When Apple first unveiled its next-generation Vision Pro headset at WWDC 2023, the company shared promotional videos that briefly teased the potential applications of using the $3,499 spatial computing device in conjunction with a Mac.
Despite Apple’s announcement that Vision Pro will launch on February 2, Apple has yet to expand on the specifics of how the two devices work together. But sift through code and marketing materials, and there are subtle indications about what is possible – and what the limitations are likely to be. Here’s what we know.
Mac and Vision Pro: What You Can Do
Create a Virtual Desktop
When it comes to the Mac, the keystone feature of Apple Vision Pro is something called Mac Virtual Display. The system uses AirPlay 2, and allows you to connect your Mac wirelessly to the headset just by looking at your computer through your Vision Pro. According to Apple, this allows you to place and resize a virtual representation of your Mac’s display anywhere in space, and “use Vision Pro as an enormous, private, portable 4K display, ideal for pro workflows.”
Use visionOS Apps Alongside Your Mac
With Mac Virtual Display enabled, you will be able to able use visionOS apps right alongside your virtual Mac screen. This will allow you to, for example, work on a Final Cut Pro project on an enormous Mac display while also viewing and interacting with separate screens displaying visionOS apps like Photos, Notes, Files, and so on.
Mirror Vision Pro to Mac
Apple Vision Pro supports screen mirroring via AirPlay or FaceTime, according to code found in early beta releases of visionOS, the headset’s unique operating system. When wearing Vision Pro, you will be able to select a Mac to mirror content to from the headset, allowing you to share your view with others and reduce any sense of isolation.
Connect Mac Accessories
Vision Pro includes a virtual keyboard for spatial computing sessions, but you can also wirelessly connect Mac accessories to the Vision Pro, including the Magic Keyboard and the Magic Trackpad for more traditional tactile input. Attaching Bluetooth accessories allows for a typical Mac workflow to continue to be used, just with the Mac display replaced by Vision Pro.
Mac and Vision Pro: What You (Likely) Can’t Do
Arrange Mac Apps in Virtual Space
Prior to Apple’s official unveiling of Vision Pro, many Mac users envisioned an ideal multitasking scenario where it would be possible to break out Mac apps individually in a mixed reality workspace and switch attention between them at a glance. Based on the information available, however, it is not possible to view individual Mac apps in virtual windows alongside one another in Vision Pro’s spatial computing environment.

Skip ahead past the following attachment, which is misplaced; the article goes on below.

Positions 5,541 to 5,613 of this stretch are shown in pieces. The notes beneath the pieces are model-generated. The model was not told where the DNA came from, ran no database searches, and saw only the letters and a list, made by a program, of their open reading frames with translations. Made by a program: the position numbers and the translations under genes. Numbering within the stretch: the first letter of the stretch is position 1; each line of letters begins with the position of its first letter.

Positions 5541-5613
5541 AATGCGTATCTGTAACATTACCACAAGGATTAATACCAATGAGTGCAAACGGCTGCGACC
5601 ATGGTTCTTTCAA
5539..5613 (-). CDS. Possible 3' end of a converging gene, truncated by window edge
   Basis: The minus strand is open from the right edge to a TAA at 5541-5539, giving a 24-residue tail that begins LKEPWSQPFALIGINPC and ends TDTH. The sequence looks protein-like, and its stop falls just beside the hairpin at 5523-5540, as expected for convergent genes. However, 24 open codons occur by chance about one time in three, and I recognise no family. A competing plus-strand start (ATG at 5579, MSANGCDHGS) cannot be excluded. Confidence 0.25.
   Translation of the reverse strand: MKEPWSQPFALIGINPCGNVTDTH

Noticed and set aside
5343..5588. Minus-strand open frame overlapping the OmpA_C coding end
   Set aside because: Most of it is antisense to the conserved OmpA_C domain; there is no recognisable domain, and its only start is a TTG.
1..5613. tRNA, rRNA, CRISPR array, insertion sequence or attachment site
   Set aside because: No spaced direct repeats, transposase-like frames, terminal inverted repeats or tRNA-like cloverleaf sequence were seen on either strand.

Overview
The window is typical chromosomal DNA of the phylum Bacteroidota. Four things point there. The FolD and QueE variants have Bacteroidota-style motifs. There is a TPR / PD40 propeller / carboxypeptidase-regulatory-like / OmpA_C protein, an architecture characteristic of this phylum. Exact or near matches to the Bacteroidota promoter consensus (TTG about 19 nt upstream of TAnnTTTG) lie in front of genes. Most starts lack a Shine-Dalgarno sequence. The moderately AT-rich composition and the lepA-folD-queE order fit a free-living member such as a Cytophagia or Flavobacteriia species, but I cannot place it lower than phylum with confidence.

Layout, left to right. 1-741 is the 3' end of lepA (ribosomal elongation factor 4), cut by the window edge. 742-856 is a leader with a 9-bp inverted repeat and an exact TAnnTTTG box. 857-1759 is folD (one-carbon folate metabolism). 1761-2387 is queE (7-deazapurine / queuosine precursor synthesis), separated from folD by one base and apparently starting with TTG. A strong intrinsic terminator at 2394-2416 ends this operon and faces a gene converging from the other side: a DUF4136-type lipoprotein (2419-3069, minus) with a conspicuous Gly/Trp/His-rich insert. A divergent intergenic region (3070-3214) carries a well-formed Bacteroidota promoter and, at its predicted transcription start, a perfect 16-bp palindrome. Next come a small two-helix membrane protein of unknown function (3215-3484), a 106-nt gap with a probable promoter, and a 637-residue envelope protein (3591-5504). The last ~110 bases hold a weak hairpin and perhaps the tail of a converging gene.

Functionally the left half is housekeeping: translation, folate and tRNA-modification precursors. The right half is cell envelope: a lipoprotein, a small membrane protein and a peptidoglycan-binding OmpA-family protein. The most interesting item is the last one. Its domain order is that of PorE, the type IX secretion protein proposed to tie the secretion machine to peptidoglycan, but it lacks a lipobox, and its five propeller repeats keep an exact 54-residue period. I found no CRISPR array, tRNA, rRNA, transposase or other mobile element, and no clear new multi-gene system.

Create Multiple Virtual Displays
Another likely limitation of the first-generation Vision Pro is that it only supports mirroring your Mac’s built-in display. In other words, it won’t be possible to extend your Mac’s screen or recreate a multiple monitor Mac setup in the mixed reality workspace. This could be due to bandwidth limitations (Mac Virtual Display outputs in 4K). On that basis, multiple Mac displays in Vision Pro’s spatial computing environment may be something supported in a future version, but don’t expect such functionality out of the box.
Connect an Intel Mac
This should probably go without saying, but older Macs based on Intel architecture won’t come along for the ride into the spatial computing future. Though Apple hasn’t come out and said it officially, only Apple silicon Macs are likely to have the processing horsepower to communicate with Vision Pro, which itself relies on Apple’s M2 processor to do the heavy lifting.
Apple Vision Pro and the Future of Mac
As the above suggests, there are still some unknowns about Mac and Vision Pro interoperability. Bearing that in mind, are you optimistic about the future of Mac in the era of spatial computing? What, if anything, disappoints you about Vision Pro support for the Mac? Let us know in the comments.
Apple Vision Pro pre-orders open on Friday, January 19 at 5.00 a.m. PST, and the device goes on sale in the U.S. on Friday, February 2, with availability in Canada and the United Kingdom expected to follow later in the year. Related Roundup: Apple Vision ProRelated Forum: Apple Vision ProThis article, “Your Mac and Apple Vision Pro: What You Can Do (and What You Can’t)” first appeared on MacRumors.comDiscuss this article in our forums
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Author: Tim Hardwick